Briefing – Gorgie City Farm Closure

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Below is a briefing from Council Officers on the crisis facing Gorgie City Farm. My political group is adamant that if the farm has a future the Council should do what it can to support it and that the Ward Councillors (with their excellent connections to the local Community) should lead on it.  Councillor Donald Wilson from my group was clear that he is far from giving up hope on the future of the farm.

The organisation has been in receipt of a grant from Communities and Families (2016-19 Grant programme, extended to March 2020) with an annual value of £109,214 paid in quarterly instalments (the last payment will be due in early January 2020).

The organisation rents the land from the Council and the costs of the lease were agreed at Finance and Resources Committee on 23rd March 2017. The land is not for sale.

The Farm first made Council Officers aware of their situation in a telephone call on 31st October and on 1st November an Insolvency Practitioner was appointed. Council officers have had an initial conversation with the practitioner (4th November) and below are the key points from that conversation.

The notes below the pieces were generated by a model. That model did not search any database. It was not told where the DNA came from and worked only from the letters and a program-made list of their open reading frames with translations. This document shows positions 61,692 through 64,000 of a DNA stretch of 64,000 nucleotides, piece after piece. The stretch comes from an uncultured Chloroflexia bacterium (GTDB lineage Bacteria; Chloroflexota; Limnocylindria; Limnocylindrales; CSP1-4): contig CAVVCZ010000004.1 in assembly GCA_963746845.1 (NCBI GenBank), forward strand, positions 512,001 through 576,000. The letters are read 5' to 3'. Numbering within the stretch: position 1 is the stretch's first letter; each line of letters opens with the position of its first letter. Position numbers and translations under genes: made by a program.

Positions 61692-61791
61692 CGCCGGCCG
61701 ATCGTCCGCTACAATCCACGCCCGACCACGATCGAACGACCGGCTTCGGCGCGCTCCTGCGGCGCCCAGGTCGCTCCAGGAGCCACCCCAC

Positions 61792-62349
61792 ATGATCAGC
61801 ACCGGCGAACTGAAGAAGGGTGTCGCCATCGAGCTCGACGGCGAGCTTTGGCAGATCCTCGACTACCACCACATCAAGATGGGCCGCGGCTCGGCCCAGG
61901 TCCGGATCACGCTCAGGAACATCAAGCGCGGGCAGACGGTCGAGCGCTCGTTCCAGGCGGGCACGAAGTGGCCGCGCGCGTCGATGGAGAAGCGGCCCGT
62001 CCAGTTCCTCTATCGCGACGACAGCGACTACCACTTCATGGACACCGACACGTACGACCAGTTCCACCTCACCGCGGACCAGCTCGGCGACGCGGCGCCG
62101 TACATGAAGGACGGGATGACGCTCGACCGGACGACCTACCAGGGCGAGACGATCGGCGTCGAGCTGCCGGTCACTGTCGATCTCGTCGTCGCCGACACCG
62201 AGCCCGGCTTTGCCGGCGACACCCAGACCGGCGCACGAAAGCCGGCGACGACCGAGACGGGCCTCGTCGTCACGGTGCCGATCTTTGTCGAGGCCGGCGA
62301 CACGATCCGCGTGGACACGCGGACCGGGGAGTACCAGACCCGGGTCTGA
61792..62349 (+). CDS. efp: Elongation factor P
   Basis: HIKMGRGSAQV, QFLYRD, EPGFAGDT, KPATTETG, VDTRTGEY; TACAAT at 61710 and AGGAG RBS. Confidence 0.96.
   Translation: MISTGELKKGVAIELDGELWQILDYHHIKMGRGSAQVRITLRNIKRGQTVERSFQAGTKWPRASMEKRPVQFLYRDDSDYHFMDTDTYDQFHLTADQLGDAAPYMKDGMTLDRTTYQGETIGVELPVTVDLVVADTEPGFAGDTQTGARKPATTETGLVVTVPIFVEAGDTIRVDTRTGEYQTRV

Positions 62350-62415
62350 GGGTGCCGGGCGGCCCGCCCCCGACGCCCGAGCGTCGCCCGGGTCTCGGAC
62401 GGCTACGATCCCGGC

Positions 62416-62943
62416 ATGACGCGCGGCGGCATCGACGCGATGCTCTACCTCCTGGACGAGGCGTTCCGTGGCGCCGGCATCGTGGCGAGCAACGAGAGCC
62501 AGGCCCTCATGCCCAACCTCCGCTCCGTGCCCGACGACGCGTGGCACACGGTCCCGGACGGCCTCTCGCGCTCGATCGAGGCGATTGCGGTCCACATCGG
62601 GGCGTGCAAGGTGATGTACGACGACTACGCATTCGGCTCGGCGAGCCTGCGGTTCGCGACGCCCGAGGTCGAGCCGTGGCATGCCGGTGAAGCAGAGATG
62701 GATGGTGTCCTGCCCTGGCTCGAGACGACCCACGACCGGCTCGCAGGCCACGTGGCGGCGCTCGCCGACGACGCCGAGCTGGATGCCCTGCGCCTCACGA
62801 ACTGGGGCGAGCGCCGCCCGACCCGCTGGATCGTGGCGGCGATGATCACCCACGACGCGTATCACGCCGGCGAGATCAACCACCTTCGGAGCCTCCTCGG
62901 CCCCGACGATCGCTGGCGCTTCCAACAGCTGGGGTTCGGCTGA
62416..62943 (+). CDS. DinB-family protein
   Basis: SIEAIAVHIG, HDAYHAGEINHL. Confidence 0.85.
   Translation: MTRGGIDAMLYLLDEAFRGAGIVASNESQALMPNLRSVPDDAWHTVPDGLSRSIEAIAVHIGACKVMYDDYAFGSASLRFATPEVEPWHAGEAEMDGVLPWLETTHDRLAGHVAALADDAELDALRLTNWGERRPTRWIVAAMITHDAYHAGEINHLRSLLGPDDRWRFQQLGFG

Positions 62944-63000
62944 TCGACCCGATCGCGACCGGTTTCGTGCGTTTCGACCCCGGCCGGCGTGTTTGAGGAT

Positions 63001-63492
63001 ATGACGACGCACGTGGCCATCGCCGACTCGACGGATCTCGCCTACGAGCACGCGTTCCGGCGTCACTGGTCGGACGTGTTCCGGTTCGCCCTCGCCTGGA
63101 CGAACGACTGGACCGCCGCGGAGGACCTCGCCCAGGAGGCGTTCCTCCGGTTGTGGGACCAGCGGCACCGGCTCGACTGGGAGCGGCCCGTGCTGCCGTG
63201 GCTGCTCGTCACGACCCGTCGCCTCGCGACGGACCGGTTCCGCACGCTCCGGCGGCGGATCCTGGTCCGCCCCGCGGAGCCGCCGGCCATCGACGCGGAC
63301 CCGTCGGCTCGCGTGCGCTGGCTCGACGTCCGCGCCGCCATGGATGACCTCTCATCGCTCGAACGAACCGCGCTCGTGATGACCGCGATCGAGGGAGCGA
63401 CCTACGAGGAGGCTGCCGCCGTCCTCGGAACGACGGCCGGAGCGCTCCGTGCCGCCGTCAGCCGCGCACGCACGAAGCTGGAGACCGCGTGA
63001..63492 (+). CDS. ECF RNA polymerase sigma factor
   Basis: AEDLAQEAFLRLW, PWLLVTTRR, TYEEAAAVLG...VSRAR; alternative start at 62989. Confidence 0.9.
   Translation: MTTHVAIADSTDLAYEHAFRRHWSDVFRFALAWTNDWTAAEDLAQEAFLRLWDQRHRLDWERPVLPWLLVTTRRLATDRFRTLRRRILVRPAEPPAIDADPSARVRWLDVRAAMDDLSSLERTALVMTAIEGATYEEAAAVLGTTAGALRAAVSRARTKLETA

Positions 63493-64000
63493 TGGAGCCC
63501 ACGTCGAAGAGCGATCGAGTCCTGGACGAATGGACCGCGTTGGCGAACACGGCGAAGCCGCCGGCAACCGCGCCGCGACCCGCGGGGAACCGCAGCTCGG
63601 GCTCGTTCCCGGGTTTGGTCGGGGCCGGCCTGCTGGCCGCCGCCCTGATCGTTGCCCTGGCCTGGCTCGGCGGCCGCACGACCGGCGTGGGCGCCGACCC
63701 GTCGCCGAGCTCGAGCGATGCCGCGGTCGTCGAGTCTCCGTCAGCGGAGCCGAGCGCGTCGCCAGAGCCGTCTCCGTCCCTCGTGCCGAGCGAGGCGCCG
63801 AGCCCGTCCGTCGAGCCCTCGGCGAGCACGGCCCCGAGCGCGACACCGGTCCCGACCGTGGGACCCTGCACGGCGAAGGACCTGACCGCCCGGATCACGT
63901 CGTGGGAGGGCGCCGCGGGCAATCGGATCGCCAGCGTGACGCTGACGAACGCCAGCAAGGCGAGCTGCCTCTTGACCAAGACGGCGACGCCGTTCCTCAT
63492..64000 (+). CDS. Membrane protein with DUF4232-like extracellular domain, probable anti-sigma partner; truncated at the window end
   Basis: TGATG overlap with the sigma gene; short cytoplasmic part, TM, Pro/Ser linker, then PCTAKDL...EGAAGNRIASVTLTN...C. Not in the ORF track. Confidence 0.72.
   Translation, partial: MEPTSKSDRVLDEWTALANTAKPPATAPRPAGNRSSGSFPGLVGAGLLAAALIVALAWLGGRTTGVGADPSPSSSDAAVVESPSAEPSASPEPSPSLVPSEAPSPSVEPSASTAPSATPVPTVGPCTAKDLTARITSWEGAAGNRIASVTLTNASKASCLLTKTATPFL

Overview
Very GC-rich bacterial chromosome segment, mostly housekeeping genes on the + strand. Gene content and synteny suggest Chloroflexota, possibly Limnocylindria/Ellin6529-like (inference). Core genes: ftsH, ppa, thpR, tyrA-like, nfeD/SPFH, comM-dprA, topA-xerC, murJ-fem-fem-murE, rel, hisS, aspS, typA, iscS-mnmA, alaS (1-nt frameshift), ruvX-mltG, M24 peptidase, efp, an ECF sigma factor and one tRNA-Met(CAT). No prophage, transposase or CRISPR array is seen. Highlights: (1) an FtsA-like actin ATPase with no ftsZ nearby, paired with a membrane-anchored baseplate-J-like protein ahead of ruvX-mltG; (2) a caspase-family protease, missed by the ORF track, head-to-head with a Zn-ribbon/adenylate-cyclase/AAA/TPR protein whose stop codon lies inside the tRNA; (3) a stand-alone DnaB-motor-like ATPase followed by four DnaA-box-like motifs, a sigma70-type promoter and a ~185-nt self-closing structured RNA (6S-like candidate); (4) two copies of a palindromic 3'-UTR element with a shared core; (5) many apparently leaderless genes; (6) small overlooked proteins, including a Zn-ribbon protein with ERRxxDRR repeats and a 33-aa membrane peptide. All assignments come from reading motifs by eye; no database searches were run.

1. The board at Gorgie City Farm made the decision to seek an insolvency practitioner because the cash in the bank was not sufficient to meet their ongoing costs.
  2. The role of the practitioner will be to ensure the proper winding up of the company.
  3. The costs of continuing to employ staff to keep the Farm trading/open was too great and so the Farm is now closed to the public, however there is cover to ensure the livestock are cared for.
  4. The Insolvency practitioner is confident that all the animals will be re-homed. There have been numerous offers to take the animals.
  5. The assets of the company are being secured to ensure the farm is in as strong a position as possible to move forward if it can.
  6. There have been some offers of interest in running the farm/using the property from a number of parties, however it is too early for the practitioner to assess the full merits of these approaches and it is intended that this would be done in partnership with the Council as the landowner.
  7. A further role of the practitioner is to ascertain how the company got into this position.
  8. The Council Leader, Deputy Leader and officers are meeting the Insolvency Practitioner this week. Thereafter, the Council will convene a meeting later this week to discuss the way forward.

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